Speaking of grown folks…listen. I know paying bills and being responsible sucks. I know. But if that’s what I have to do so that I don’t have to depend on grown folks to look out for my well-being, then so be it. I don’t want to go back to being a dependent. If that’s your MO, then by all means, go back and do it. I’m good luv, enjoy.

Finally, how much of the shit from the 90s did I actually enjoy and didn’t just watch because it was expected that I watch and enjoy them? I just recently revealed that I didn’t like Living Single. A show about a group of women living in a 90s kind of world and glad to have one another just didn’t mesh with me. That shit was on every week in my household though because it was a Black ass show. Maybe I’m simple. Even the stuff that I did enjoy, I’m not about to sit and watch that shit today. I’m not going out of my way to find or wait for The Splat on Teen Nick to air the Mega Diaper Babies episode of Rugrats. The reruns of Martin and The Wayans Bros. on MTV and BET were cool for all of five seconds. I stopped somewhere in the middle of Power Rangers Zeo on Netflix and haven’t been back yet. It’s not just a time thing, it’s a I don’t care to relive this shit thing and also a I just don’t enjoy consuming television and films like I used to* thing.

We get so wrapped up in the past and and remember things as being so much better than they actually were. That shit does not do you any favors and if you’re someone like me who is prone to bouts of depression, then you don’t need to linger on things that you cannot go back and experience again, or change. Again, I know the present sucks and it doesn’t look like there’s too much to look forward to. Truthfully, we’re kind of stuck in that regard. The past is gone, the present is a mess and the future is uncertain. For many of us, nostalgia is a salve, soothing over the current battle wounds, carrying us to relief in the future. Maybe I’m just a sucker for pain.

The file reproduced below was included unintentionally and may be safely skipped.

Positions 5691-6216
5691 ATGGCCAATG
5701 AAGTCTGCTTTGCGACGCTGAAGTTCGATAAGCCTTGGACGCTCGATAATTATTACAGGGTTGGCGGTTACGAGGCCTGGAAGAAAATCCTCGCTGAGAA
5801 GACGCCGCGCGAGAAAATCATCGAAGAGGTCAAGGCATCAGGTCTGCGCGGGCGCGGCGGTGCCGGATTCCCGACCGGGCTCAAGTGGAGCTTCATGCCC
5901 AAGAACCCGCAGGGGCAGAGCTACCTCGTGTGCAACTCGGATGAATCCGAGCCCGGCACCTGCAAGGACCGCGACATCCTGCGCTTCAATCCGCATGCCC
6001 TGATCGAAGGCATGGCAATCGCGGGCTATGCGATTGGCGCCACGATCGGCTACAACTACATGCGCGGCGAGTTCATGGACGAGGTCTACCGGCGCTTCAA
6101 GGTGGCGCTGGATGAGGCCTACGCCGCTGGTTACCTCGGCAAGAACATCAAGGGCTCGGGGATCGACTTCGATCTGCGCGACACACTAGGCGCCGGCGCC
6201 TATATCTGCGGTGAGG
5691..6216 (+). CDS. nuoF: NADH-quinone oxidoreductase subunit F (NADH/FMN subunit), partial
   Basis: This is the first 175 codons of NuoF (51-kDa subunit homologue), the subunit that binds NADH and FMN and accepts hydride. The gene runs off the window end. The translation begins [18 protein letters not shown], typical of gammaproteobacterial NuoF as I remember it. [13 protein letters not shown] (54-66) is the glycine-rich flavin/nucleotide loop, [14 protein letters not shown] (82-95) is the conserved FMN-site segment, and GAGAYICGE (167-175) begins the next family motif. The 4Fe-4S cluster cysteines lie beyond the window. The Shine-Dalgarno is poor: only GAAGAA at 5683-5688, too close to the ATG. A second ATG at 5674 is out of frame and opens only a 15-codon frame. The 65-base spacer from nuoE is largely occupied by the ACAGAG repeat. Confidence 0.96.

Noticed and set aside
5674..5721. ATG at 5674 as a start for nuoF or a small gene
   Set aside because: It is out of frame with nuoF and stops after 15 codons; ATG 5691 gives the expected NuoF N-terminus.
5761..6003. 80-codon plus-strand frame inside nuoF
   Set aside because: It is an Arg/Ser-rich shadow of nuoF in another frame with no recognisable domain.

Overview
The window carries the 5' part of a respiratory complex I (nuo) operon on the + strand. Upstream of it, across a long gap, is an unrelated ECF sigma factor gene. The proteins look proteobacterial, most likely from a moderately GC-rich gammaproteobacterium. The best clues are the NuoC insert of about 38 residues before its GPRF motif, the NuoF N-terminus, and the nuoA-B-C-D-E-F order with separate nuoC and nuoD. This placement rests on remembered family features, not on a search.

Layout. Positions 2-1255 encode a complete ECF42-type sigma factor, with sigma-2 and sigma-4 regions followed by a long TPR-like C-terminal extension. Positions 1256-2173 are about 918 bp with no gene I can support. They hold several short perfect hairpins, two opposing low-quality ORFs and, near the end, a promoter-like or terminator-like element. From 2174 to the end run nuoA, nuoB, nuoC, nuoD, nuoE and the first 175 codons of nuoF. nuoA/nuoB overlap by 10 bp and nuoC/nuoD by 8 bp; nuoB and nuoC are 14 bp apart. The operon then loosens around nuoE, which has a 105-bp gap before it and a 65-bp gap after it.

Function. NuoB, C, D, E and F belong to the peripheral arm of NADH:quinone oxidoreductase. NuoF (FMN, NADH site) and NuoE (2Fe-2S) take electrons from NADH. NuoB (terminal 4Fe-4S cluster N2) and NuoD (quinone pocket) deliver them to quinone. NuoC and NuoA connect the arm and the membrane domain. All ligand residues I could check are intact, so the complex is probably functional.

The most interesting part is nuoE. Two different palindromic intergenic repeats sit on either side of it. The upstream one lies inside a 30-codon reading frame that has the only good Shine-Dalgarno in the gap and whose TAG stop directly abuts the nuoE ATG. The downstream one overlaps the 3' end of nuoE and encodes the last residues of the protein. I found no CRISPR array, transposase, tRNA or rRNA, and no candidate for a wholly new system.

*How am I going to be a filmmaker without wanting to watch films and TV shows though?
Follow the photog on Instagram @bladvagacian

 

 

I Almost Had to Throw Captain America to the Bushes

Warning: I’m giving y’all a spoiler alert just in case many of y’all haven’t seen it. I won’t go too much into it, but if you really know what lead up to the Marvel Civil War prior to this film even being made, this may not be an issue for you. Even still, out of respect for those that have not seen the film, I’m putting this up. This review (I guess it’s a review) isn’t spoiler heavy, but there’s enough.

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Dear White People: Or How This Movie is Cutting Me Deep bka Identity Crisis

So I finally saw Dear White People.

Geeked. It was a good film.

Took me back to college. Maybe because I kept to myself so much, I didn’t have a similar experience at UCLA. BUUUUUUUTTTTTTTT…. that is not to say that shit didn’t happen. My hair was a point of conversation at many, many, many, many points, so many points that it was uncomfortable. Dear White People, we are not basic animals at the zoo. Don’t touch us. Not our hair, or back, or even our hearts. Just don’t.

Outside of the racial elements, it also touched a lot of other human nerves. Particularly with identity.

I’m concerned with my identity. It could be due to ego. It could be due to a genuine curiosity and an anthropological mindset, if that’s the discipline I’m looking for.

Continue reading “Dear White People: Or How This Movie is Cutting Me Deep bka Identity Crisis”